Non-Orthogonal Multiple Access: Instead of modelling the ideal case for multiple users using the channels in perfectly separable (i.e. orthogonal) ways, the system design exploits the fact that non-perfect information recovery can still lead to a higher sum rate.

NOMA access schemes might be enabled by things like Successive Interfence Cancellation, or time-domain distribution of information using coded multiple access followed by detection schemes that one would typically expect in channel decoders.

They typically trade-off

  • theoretical per-user rate vs
  • sum rate in a noisy environment vs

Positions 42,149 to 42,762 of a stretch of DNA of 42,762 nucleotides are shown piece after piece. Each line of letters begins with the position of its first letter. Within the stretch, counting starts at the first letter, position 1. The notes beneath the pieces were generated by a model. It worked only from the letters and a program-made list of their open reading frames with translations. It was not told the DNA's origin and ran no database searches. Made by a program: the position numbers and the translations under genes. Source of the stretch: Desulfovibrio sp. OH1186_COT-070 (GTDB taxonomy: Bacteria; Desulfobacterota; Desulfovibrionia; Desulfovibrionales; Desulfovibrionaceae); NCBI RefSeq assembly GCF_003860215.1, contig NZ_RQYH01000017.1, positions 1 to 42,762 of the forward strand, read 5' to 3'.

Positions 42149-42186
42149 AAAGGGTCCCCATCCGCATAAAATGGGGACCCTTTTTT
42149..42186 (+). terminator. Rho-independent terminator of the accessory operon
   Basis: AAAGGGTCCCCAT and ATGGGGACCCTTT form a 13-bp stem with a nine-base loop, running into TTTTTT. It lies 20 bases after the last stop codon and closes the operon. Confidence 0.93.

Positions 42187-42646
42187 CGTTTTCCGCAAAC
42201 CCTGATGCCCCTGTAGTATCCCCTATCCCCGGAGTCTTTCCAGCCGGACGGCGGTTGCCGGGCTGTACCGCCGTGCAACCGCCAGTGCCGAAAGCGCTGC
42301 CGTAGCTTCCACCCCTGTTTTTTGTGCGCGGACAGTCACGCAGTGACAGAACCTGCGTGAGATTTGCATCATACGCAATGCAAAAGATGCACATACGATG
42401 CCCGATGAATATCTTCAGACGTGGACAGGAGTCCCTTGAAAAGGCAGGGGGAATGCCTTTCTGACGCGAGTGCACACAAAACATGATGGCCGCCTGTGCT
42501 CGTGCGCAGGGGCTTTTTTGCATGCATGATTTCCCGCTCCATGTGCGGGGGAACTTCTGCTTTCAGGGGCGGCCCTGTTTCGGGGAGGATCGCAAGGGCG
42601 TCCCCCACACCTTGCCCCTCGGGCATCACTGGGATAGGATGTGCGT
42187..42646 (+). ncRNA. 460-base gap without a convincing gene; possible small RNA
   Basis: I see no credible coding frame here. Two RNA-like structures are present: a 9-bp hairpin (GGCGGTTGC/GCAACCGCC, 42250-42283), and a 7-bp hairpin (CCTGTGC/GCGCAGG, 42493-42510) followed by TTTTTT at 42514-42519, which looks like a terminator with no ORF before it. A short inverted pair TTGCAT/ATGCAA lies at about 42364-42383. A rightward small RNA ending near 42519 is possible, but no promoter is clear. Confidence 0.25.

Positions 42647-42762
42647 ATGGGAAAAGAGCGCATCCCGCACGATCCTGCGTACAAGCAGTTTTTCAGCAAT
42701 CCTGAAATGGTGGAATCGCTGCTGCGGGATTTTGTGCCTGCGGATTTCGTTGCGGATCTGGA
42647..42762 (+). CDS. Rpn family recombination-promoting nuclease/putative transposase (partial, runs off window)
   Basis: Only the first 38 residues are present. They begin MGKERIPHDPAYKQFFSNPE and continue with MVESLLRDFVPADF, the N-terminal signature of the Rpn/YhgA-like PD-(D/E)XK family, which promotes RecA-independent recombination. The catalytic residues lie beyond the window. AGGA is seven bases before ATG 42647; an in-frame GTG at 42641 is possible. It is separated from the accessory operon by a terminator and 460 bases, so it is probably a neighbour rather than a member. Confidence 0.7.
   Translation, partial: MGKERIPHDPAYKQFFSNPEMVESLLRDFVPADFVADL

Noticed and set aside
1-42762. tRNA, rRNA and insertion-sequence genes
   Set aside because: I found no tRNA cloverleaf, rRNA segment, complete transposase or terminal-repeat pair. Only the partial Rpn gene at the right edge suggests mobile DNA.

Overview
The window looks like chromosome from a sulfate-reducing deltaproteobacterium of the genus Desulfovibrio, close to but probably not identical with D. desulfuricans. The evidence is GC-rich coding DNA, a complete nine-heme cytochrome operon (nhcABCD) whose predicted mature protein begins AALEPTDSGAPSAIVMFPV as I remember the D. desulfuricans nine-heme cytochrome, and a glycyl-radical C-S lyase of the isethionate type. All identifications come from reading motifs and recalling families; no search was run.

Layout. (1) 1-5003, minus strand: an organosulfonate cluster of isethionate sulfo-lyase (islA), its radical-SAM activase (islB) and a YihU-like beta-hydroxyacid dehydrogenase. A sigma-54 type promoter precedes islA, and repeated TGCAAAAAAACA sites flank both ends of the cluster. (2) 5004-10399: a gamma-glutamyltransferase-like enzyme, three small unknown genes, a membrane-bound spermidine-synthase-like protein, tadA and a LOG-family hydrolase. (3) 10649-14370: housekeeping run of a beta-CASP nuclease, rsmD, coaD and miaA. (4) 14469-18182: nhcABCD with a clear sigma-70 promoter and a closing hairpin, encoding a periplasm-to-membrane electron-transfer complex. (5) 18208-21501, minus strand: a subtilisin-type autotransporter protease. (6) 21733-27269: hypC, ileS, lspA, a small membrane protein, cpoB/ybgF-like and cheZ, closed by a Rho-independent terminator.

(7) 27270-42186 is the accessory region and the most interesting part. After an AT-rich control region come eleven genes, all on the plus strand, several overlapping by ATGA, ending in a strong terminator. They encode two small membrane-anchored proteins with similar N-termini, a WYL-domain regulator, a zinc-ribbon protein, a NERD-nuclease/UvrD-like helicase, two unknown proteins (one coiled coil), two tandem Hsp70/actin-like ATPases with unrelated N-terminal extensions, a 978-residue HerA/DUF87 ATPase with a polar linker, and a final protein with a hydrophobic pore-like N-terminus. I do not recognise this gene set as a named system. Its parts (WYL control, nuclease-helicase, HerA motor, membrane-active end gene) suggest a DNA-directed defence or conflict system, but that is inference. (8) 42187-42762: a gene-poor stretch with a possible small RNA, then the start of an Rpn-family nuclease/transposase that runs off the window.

• synchronization requirements vs
  • synchronization overhead vs
  • computational complexity vs
  • latency bounds vs
  • robustness,

where in orthogonal access schemes (classical TDMA, FDMA, CDMA) a few of these pairwise trade-offs are already set.

The topic gained interest during the 5G design phase; contributing factors for that might have been availability of compute resources at least at base stations, MIMO systems and their inherent ability to gain separation-aiding information for multi-user access becoming the norm, and the desire to integrate many low-intensity/bounded latency M2M devices into cellular network infrastructure, where requests for resources are infeasible.